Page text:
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Everyone Can Use Some Relationship Advice03/24/2021

Everyone Can Use Some Relationship Advice

Marriage Counselors Share Tips for Married Seniors

If you were to Google “Marriage advice for seniors,” you’ll surprisingly get dozens of results of seniors giving marriage advice, not receiving. Many assume wisdom comes with age, but no one is ever too old for advice. Because many senior couples have been married for years or even a few decades, people assume that means they must have hacked the code to a successful marriage.

That may be true for some or the majority of couples. As couples age, life slows down. The kids have moved out and started families of their own and retirement has opened your schedule up. It’s during this new phase in life that senior couples may see issues from the past creep back up or see changes in the dynamic of their relationship. Coming of Age spoke with a local relationship trainer and a practicing clinician for advice for married seniors. Both experts have different approaches to guiding clients through relationship issues.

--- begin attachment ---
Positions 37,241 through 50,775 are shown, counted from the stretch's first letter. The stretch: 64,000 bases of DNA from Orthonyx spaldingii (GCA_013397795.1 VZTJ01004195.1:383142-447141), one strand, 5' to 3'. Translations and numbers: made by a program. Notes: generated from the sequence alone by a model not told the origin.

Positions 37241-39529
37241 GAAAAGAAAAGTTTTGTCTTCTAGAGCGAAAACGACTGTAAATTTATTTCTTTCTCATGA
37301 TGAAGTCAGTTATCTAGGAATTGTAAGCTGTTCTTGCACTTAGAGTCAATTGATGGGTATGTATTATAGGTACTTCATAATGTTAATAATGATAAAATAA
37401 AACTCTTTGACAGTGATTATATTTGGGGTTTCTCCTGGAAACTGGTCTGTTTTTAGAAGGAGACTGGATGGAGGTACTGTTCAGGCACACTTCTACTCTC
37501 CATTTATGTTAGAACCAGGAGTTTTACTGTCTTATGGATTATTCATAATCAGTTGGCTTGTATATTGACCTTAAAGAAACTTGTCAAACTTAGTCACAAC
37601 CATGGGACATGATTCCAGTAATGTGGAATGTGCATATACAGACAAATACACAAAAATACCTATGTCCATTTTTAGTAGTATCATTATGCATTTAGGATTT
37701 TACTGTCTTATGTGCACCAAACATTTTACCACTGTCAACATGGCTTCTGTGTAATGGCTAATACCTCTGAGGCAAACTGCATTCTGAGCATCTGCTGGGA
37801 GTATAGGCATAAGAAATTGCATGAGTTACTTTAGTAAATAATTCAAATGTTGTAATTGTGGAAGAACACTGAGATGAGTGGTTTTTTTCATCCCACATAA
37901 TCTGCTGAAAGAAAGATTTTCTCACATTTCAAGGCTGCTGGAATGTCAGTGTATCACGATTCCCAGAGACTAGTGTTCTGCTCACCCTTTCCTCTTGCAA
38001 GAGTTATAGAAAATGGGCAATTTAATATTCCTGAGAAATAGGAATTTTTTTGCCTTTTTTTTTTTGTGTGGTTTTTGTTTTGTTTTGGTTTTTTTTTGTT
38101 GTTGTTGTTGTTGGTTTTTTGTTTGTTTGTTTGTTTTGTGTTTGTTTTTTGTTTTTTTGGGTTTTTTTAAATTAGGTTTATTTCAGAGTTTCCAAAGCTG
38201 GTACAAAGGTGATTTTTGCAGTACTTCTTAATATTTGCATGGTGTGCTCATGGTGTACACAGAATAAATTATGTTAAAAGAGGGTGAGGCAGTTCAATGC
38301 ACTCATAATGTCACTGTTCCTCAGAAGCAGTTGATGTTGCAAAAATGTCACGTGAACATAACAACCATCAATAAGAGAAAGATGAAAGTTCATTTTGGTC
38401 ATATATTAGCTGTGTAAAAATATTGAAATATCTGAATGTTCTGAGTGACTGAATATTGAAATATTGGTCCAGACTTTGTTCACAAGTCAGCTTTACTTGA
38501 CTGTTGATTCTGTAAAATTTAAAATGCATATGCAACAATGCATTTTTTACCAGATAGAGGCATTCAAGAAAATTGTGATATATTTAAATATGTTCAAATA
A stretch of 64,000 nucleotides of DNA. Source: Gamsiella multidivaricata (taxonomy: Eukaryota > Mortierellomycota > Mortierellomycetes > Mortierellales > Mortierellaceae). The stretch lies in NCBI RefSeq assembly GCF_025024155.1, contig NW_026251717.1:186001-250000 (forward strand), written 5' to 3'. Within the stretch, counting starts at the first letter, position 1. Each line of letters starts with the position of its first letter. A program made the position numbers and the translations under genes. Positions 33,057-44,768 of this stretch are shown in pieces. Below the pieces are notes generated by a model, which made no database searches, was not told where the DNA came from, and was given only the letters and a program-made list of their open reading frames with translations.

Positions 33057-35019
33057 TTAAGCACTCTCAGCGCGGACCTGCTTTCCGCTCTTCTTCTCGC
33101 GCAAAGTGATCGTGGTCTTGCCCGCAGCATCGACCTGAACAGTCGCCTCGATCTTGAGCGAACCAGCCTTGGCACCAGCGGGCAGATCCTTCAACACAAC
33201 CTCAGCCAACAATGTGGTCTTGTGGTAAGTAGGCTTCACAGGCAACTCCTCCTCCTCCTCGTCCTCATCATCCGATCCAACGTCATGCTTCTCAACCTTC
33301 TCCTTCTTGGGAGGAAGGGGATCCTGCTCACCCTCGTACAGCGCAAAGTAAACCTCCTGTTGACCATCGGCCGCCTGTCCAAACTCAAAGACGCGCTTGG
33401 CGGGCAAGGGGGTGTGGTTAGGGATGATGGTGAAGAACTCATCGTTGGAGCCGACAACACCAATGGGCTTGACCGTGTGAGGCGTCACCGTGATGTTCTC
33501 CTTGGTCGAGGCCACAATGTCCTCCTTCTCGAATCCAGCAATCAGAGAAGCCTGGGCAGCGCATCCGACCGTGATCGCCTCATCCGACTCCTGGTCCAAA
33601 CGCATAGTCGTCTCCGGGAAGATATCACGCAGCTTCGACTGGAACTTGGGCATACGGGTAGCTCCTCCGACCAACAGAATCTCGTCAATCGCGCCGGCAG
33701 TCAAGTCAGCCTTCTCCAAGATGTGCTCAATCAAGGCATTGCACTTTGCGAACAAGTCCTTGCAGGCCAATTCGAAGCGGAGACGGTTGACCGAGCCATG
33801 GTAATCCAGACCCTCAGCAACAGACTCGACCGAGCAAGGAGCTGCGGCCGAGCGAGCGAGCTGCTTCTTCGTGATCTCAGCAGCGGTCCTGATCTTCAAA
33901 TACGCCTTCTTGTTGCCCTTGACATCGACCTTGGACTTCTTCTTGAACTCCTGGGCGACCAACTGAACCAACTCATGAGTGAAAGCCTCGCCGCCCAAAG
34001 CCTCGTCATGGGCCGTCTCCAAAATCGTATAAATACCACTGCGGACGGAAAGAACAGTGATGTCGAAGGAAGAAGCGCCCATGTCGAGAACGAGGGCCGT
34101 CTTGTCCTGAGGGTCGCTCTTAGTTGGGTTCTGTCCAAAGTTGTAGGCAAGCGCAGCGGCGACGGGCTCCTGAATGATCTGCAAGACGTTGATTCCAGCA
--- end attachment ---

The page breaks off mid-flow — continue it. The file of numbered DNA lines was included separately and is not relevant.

Relationship trainer at Bayside Marriage Counseling, Julie M. Nise, LPC, LMFT, CT, has been helping married couples for the past 16 years figure out what skills they need to be successful in the long haul. Nise explained that as a relationship trainer, she concentrates on the future of the relationship.